Zonal mean wind, the Indian monsoon, and July drying in the western Atlantic subtropics

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Abstract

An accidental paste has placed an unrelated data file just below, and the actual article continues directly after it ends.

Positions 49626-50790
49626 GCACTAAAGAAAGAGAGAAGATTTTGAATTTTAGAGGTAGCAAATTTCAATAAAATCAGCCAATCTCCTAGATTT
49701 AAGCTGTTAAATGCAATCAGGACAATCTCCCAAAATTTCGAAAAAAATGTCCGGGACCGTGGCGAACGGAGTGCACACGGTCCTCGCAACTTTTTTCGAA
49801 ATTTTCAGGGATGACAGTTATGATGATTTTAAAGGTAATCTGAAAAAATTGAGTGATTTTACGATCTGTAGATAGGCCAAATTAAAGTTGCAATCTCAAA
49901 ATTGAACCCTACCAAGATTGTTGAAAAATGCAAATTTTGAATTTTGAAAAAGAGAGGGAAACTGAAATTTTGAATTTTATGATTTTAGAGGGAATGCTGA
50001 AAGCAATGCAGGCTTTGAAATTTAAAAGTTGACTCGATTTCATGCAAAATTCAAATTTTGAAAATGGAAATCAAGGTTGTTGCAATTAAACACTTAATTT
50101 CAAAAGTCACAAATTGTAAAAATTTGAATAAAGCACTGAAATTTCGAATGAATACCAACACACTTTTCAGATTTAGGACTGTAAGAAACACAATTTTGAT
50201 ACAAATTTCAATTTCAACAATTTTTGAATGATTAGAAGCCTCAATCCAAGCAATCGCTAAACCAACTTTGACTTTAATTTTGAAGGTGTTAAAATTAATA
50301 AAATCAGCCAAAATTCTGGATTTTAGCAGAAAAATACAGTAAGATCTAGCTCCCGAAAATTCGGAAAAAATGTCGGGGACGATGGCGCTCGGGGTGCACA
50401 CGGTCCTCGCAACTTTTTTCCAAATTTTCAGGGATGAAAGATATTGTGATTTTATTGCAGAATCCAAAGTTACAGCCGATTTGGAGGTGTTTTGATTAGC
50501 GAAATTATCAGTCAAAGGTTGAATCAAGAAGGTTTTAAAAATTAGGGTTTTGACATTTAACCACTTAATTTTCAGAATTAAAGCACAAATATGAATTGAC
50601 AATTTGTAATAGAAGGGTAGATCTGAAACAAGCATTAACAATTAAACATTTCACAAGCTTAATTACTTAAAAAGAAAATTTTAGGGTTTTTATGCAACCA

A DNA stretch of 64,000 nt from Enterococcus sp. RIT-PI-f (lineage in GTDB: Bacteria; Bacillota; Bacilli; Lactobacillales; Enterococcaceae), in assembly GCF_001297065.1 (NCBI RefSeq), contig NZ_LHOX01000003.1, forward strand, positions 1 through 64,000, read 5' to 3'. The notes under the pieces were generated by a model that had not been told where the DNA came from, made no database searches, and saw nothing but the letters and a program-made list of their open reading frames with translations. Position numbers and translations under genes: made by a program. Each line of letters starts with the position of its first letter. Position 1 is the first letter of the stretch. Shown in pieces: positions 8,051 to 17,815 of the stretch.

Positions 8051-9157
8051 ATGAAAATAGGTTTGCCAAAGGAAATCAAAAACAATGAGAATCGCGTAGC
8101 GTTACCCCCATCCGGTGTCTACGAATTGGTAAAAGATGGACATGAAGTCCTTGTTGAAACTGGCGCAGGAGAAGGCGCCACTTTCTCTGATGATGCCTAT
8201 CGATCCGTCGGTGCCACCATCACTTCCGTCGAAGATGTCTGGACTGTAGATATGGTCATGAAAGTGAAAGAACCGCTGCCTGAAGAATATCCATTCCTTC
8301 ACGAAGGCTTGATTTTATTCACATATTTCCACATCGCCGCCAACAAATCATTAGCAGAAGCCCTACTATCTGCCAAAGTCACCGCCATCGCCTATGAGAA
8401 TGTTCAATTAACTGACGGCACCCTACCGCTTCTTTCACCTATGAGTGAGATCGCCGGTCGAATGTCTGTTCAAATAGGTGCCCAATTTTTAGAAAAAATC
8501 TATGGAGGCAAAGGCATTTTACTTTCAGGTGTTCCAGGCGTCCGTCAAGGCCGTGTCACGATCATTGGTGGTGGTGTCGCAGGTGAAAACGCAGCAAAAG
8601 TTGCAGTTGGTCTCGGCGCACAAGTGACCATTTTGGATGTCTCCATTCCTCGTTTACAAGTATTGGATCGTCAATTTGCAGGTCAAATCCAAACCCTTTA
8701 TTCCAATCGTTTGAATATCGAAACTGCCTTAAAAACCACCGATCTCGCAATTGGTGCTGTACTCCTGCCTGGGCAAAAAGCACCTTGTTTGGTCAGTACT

[1] A fully closed zonal momentum budget is decomposed to explain the occurrence of zonal mean easterlies at subtropical latitudes in July. Eddy momentum fluxes from stationary eddies, most prominently the western sector of the Indian monsoon Tibetan High, are the primary mechanism governing the negative tendency of zonal mean momentum near 20°N–30°N. This strengthening of the zonal mean easterlies in July is significantly correlated with the concurrent strengthening of the North Atlantic Subtropical High (NASH) and the rainfall deficit in the western North Atlantic (WATL). Interannual variations of the Indian monsoon reflect changes in the strength of these zonal mean easterlies, with downstream teleconnections on the westward displacement of the NASH and precipitation in the WATL. An increase in rainfall in India from June to July corresponds to a decrease in rainfall in the WATL.

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